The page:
cutimage - Fotolia

The risk analytics software your company really needs

Risk analytics tools are more and more critical for CFOs seeking to improve operational efficiency. Just one problem: It can be hard to figure out just what those tools are.

As the use of big data is a documented phenomenon across corporate America, risk analytics – that is, using analytics to collect, analyze and measure real-time data to predict risk to make better business decisions -- is also becoming more popular.

That's according to Sanjaya Krishna, U.S. digital risk consulting leader at KPMG in Washington, D.C.

By using risk analytics software, CFOs can improve operational efficiency and keep their companies' exposures to acceptable risk. But where exactly does a CFO go to "get" risk analytics tools?

The search for risk analytics software

"Risk analytics is a fairly broad term, so there are a number of things that come to mind when we talk about risk analytics," Krishna said. "There are a number of specialized risk analytics products. There are also broader analytic packages that can … 'check the risk analytics box' to a certain extent, though the package isn't built to be a risk analytics solution."

There are products, such as KPMG Risk Front, that focus on providing customized risk analytics based on public internet commentary, Krishna said. And KPMG's Continuous Monitoring product provides for customized risk analytics based on internal transactional data.

Enterprises should consider a solution that takes these differences into account, making sure that a dashboard can become detailed and granular, while also offering a 50,000-foot view.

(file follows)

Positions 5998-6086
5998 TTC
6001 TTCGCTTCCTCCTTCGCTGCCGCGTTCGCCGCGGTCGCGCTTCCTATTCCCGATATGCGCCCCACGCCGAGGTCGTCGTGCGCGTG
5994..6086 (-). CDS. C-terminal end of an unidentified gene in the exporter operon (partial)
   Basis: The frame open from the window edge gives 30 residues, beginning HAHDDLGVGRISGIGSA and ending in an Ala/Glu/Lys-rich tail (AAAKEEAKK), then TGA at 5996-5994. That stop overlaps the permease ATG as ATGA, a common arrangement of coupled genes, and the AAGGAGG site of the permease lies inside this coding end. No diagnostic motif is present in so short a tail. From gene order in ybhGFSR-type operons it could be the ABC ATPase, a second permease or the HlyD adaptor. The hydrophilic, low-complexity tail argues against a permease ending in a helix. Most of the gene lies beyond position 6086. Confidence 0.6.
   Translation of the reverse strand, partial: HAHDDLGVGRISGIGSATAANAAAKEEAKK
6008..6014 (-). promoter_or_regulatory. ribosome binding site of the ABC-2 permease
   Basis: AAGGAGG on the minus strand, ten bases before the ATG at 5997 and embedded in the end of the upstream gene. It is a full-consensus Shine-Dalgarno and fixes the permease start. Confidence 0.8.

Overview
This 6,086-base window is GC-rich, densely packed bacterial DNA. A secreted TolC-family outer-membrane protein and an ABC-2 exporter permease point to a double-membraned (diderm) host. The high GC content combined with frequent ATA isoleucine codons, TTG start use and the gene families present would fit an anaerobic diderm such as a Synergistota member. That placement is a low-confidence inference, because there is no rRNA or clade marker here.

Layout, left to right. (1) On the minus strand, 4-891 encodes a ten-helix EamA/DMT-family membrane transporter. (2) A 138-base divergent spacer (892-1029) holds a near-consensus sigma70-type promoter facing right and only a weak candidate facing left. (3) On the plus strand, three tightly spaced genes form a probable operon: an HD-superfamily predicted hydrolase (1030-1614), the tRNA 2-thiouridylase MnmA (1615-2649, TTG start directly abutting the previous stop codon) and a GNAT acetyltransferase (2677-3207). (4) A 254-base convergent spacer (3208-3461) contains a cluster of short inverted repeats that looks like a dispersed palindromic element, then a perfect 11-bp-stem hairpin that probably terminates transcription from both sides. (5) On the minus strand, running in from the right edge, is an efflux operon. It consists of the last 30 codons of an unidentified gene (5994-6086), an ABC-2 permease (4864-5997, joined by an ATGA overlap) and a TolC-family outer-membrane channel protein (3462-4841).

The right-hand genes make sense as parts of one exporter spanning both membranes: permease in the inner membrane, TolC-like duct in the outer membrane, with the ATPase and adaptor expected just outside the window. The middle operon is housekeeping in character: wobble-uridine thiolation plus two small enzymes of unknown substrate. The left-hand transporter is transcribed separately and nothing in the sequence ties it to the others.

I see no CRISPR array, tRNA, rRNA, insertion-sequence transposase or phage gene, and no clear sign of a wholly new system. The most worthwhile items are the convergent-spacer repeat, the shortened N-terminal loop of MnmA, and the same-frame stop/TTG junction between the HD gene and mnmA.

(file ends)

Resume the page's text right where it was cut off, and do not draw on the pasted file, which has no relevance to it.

Rajiv Shahsenior solutions architect, GigaSpaces Technologies Inc.

There is also a number of established enterprise governance, risk and compliance packages that provide companies a way of housing and analyzing all sorts of identified risks at the enterprise level or within certain business areas, he said.

Finally, there are highly specialized, industry-specific risk analytic tools, especially in the financial services industry, according to Krishna.

Risk analytics tools, regardless of the industry, have been around for a while, said Danny Baker, vice president of market strategy, financial and risk management solutions at Fiserv Inc., a provider of financial services technology based in Brookfield, Wis.

"They have historically been purposed for less strategic items -- they were seen as just a checkbox to please the regulators," he said.

Now, though, risk analytics software has transitioned and evolved from tactical, point solutions to helping organizations optimize their strategic futures.

"Especially for banks and credit unions, risk analytics tools are focused more on strategy and the need to integrate with other departments, like finance," Baker said. "The integration across departments is key."

But it's not just the tools that are important.

Sometimes a company may even use a database as a risk analytics tool, said Ken Krupa, enterprise CTO at MarkLogic Corp., an Enterprise NoSQL database provider in San Carlos, Calif.

Taking the broad approach to the data quality issue

"There are, indeed, specialized products, as well as packages that play a role in risk analytics," Krupa said. "These third-party suites of tools do a lot of the math on where there are risks, but if the math is based on bad or incomplete data, risk cannot be adequately addressed."